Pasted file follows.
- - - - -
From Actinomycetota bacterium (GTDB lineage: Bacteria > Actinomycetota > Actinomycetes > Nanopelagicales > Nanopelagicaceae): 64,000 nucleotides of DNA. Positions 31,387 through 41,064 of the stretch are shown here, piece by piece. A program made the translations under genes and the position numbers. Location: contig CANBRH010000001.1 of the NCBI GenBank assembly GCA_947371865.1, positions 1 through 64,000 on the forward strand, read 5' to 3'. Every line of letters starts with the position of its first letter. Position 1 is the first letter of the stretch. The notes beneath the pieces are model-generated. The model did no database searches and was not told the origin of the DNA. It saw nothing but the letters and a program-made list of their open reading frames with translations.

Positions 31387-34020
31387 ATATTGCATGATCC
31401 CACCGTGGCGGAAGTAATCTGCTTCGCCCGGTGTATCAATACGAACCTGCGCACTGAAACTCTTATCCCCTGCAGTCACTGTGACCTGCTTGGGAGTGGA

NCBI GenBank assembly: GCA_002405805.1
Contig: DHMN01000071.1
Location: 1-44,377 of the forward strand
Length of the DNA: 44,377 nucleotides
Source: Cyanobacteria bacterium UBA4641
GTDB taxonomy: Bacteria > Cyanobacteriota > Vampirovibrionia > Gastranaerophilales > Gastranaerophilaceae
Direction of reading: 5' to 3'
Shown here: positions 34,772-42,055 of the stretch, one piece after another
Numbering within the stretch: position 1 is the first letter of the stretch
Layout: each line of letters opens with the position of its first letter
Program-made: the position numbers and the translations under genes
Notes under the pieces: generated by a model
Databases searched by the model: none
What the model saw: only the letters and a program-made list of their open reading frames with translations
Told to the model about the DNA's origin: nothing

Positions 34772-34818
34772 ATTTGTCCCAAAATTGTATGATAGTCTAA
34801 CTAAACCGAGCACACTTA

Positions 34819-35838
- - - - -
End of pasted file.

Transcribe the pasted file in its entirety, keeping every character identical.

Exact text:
From Actinomycetota bacterium (GTDB lineage: Bacteria > Actinomycetota > Actinomycetes > Nanopelagicales > Nanopelagicaceae): 64,000 nucleotides of DNA. Positions 31,387 through 41,064 of the stretch are shown here, piece by piece. A program made the translations under genes and the position numbers. Location: contig CANBRH010000001.1 of the NCBI GenBank assembly GCA_947371865.1, positions 1 through 64,000 on the forward strand, read 5' to 3'. Every line of letters starts with the position of its first letter. Position 1 is the first letter of the stretch. The notes beneath the pieces are model-generated. The model did no database searches and was not told the origin of the DNA. It saw nothing but the letters and a program-made list of their open reading frames with translations.

Positions 31387-34020
31387 ATATTGCATGATCC
31401 CACCGTGGCGGAAGTAATCTGCTTCGCCCGGTGTATCAATACGAACCTGCGCACTGAAACTCTTATCCCCTGCAGTCACTGTGACCTGCTTGGGAGTGGA

NCBI GenBank assembly: GCA_002405805.1
Contig: DHMN01000071.1
Location: 1-44,377 of the forward strand
Length of the DNA: 44,377 nucleotides
Source: Cyanobacteria bacterium UBA4641
GTDB taxonomy: Bacteria > Cyanobacteriota > Vampirovibrionia > Gastranaerophilales > Gastranaerophilaceae
Direction of reading: 5' to 3'
Shown here: positions 34,772-42,055 of the stretch, one piece after another
Numbering within the stretch: position 1 is the first letter of the stretch
Layout: each line of letters opens with the position of its first letter
Program-made: the position numbers and the translations under genes
Notes under the pieces: generated by a model
Databases searched by the model: none
What the model saw: only the letters and a program-made list of their open reading frames with translations
Told to the model about the DNA's origin: nothing

Positions 34772-34818
34772 ATTTGTCCCAAAATTGTATGATAGTCTAA
34801 CTAAACCGAGCACACTTA

Positions 34819-35838